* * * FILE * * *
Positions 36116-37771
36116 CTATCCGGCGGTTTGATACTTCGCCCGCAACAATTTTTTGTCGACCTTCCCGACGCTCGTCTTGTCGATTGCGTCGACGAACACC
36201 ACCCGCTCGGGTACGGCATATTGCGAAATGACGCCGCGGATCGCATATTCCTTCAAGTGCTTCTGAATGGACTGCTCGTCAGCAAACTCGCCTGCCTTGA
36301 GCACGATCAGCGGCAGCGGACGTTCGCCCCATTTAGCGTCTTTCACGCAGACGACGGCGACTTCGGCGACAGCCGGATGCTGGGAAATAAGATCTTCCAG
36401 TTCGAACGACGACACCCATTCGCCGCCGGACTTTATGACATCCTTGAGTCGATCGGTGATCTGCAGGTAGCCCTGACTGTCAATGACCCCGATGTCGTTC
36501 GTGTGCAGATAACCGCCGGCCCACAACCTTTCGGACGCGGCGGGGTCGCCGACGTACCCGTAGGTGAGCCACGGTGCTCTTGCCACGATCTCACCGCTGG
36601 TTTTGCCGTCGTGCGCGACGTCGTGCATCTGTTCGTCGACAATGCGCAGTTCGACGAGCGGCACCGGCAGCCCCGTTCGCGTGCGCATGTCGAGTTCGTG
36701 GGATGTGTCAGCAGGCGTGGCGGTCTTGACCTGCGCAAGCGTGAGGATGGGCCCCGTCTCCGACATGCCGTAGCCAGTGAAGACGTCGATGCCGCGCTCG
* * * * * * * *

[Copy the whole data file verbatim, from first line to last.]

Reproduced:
Positions 36116-37771
36116 CTATCCGGCGGTTTGATACTTCGCCCGCAACAATTTTTTGTCGACCTTCCCGACGCTCGTCTTGTCGATTGCGTCGACGAACACC
36201 ACCCGCTCGGGTACGGCATATTGCGAAATGACGCCGCGGATCGCATATTCCTTCAAGTGCTTCTGAATGGACTGCTCGTCAGCAAACTCGCCTGCCTTGA
36301 GCACGATCAGCGGCAGCGGACGTTCGCCCCATTTAGCGTCTTTCACGCAGACGACGGCGACTTCGGCGACAGCCGGATGCTGGGAAATAAGATCTTCCAG
36401 TTCGAACGACGACACCCATTCGCCGCCGGACTTTATGACATCCTTGAGTCGATCGGTGATCTGCAGGTAGCCCTGACTGTCAATGACCCCGATGTCGTTC
36501 GTGTGCAGATAACCGCCGGCCCACAACCTTTCGGACGCGGCGGGGTCGCCGACGTACCCGTAGGTGAGCCACGGTGCTCTTGCCACGATCTCACCGCTGG
36601 TTTTGCCGTCGTGCGCGACGTCGTGCATCTGTTCGTCGACAATGCGCAGTTCGACGAGCGGCACCGGCAGCCCCGTTCGCGTGCGCATGTCGAGTTCGTG
36701 GGATGTGTCAGCAGGCGTGGCGGTCTTGACCTGCGCAAGCGTGAGGATGGGCCCCGTCTCCGACATGCCGTAGCCAGTGAAGACGTCGATGCCGCGCTCG